Georgia’s Mingrelian Mummy
Letting go of a dead child is hard for any parent. One Georgian mother has decided that she should not. In the backwoods of western Georgia, Tsiuri Kvaratskhelia has been keeping her dead son preserved for 18 years by using a homemade mummification recipe.
A disturbing TV report from Kvaratskhelia’s house recently left mouths wide open across the country and beyond. Eagerly leading a camera crew into her house, the bereaved mother proudly removed a coffin cover to reveal the (thankfully blurred-out) face of her deceased Joni, who suffered a fatal drug overdose at the age of 22.
Kvaratskhelia said that she and her husband decided to preserve their son so that their grandson can see what a great father he had. “He is not afraid of the dead man; rather he is proud to have such a father,”Kvaratskheli is quoted by Prime Time News as saying.
She was even willing to share a few tips on body preservation. Rubbing the body with alcohol and wrapping it in sheets apparently helps preserve the bones.
The rest of the TV report goes pretty much like an extract from Terry Gilliam’s 2005 movie, Tideland, a dark tale of a little girl sharing a prairie house with her dead father’s body.
In Georgia, the worlds of the dead and the living interact closely. No Georgian social function is complete without a toast to the tsaulebi, or the dearly departed.
But rural Mingrelians, a Georgian ethnic group of which Kvaratskhelia is a member, are especially known for extraordinary ways of celebrating their dead. Usually, it comes merely in the form of prolonged funeral functions, humongous tombstones, poetic epitaphs and annual dine-and-wine visits to graveyards.
Female wailers are sometimes brought in to burst into high-pitched laments on cue, often tuning their cries according to whichever new mourner walks into the house. The bizarre theatrics of Mingrelian funerals are captured in Georgian-French filmmaker Nino Kirtadze’s documentary, Dites à Mes Amis que Je Suis Mort (Tell My Friends that I’m Dead), which opens with a mother presenting her dead son on his birthday with a used BMW, something he had always wanted.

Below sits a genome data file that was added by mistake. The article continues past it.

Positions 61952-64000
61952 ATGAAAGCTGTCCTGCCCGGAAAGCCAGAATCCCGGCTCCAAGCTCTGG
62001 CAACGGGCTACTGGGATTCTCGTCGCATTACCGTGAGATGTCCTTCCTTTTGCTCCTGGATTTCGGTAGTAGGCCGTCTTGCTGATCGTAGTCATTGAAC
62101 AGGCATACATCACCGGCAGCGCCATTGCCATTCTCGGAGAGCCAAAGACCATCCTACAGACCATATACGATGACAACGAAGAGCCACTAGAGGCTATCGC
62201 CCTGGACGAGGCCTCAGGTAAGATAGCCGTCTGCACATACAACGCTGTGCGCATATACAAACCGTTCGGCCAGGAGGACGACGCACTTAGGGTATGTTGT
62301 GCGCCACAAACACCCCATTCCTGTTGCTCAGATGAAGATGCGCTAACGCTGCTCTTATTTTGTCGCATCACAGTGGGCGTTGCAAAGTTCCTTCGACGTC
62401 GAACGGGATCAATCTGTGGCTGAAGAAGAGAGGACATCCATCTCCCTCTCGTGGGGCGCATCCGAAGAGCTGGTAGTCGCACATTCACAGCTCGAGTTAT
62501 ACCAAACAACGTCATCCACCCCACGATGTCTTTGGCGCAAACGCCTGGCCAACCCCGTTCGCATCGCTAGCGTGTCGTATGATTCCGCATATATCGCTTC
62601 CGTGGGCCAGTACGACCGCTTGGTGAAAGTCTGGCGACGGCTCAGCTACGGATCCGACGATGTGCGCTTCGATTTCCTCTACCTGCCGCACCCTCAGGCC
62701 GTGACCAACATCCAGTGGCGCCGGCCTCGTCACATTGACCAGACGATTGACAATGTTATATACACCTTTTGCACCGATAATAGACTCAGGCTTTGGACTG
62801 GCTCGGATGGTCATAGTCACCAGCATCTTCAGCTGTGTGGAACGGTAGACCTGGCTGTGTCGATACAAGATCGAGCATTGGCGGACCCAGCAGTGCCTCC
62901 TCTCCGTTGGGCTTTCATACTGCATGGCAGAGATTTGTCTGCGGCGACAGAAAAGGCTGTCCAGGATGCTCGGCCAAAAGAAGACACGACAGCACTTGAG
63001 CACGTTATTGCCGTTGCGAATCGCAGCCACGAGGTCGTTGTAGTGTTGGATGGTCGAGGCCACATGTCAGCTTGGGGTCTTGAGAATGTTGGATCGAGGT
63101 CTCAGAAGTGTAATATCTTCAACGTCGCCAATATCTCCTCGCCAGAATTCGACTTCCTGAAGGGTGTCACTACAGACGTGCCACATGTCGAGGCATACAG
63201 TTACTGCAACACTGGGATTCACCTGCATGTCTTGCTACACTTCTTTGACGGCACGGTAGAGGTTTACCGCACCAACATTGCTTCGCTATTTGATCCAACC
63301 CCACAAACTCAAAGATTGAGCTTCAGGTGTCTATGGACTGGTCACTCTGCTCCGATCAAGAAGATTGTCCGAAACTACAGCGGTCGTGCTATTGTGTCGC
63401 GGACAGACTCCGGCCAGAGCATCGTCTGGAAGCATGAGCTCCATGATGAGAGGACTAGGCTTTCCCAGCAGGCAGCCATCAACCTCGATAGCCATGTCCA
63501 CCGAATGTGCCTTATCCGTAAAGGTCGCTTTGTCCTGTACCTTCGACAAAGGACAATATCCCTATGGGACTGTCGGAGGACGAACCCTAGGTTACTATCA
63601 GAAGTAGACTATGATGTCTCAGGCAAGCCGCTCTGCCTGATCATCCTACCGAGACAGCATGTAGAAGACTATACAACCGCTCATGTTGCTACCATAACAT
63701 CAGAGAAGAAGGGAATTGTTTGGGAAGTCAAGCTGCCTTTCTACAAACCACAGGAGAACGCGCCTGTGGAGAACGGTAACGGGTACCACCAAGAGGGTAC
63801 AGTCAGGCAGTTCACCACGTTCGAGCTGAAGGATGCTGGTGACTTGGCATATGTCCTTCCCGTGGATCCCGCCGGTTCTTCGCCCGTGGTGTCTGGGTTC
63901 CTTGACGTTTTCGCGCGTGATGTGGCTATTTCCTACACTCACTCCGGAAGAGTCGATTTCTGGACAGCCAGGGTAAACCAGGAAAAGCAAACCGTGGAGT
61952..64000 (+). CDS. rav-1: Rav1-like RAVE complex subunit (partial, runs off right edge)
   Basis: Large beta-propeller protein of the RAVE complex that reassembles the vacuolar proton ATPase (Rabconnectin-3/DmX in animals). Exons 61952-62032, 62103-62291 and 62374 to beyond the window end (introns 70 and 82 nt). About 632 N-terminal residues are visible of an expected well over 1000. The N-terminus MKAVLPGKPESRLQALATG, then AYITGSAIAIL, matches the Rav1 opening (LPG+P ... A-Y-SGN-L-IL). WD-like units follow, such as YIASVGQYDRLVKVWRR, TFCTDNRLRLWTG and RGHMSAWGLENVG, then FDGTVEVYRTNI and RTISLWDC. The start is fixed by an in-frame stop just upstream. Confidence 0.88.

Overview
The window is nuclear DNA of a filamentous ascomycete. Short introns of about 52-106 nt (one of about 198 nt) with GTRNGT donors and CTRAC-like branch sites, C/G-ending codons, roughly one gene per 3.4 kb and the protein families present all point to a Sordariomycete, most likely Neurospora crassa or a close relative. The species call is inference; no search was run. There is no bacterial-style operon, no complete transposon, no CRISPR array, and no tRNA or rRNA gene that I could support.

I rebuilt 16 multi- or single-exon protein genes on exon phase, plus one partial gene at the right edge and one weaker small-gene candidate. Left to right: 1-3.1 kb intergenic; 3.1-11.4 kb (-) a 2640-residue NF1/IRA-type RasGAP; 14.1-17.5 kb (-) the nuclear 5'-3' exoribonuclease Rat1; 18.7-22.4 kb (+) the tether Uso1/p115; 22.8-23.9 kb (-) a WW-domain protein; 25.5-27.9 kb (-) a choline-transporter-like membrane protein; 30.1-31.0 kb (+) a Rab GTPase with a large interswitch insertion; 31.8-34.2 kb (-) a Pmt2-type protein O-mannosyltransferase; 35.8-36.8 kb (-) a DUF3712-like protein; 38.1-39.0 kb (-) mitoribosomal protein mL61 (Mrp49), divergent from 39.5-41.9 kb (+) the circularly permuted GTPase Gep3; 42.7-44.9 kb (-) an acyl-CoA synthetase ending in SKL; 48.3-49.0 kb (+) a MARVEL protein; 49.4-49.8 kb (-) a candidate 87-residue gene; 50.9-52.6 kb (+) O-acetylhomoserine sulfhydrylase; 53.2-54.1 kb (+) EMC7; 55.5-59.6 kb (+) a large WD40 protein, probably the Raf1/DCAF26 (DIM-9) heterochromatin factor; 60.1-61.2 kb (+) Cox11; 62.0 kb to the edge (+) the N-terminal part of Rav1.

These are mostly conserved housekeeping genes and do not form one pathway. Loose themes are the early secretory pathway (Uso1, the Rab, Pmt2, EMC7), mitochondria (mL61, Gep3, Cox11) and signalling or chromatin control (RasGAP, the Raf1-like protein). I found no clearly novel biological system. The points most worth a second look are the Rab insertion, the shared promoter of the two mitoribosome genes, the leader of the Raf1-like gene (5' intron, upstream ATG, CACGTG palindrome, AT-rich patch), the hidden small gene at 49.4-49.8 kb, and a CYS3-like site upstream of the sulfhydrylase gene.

There long have been rumors of some taking things even further-- a father supposedly preserving his son’s body with honey so that he could see his face through a piece of glass over the grave. But until Kvaratskhelia’s story hit national TV, such reports were considered little more than a whacky conversation piece.
Urban Mingrelians tend to part with their dead the way the rest of Georgia does. The deceased is embalmed and made-up, and placed on display for three days for friends and relatives to come and see for a farewell. The burial is followed by a dinner for what can be hundreds of guests. A more intimate gathering of family and friends takes place 40 days after the death; a tradition loosely based on Jesus Christ’s ascension to heaven 40 days after his resurrection. Annual picnics at the graveyard follow.
The funeral rituals tend to turn into a planning nightmare, but Georgians are wont to say that they help the family members take their minds off their loss.
Since the appearance of the reports, many believe Kvaratskhelia needs similar help. There have been calls for law enforcement agencies to make sure the body is buried, but in Georgia hardly anyone will dare to confront a grieving mother. No matter how off-the-wall her ways may be.
Giorgi Lomsadze is a journalist based in Tbilisi, and author of Tamada Tales.
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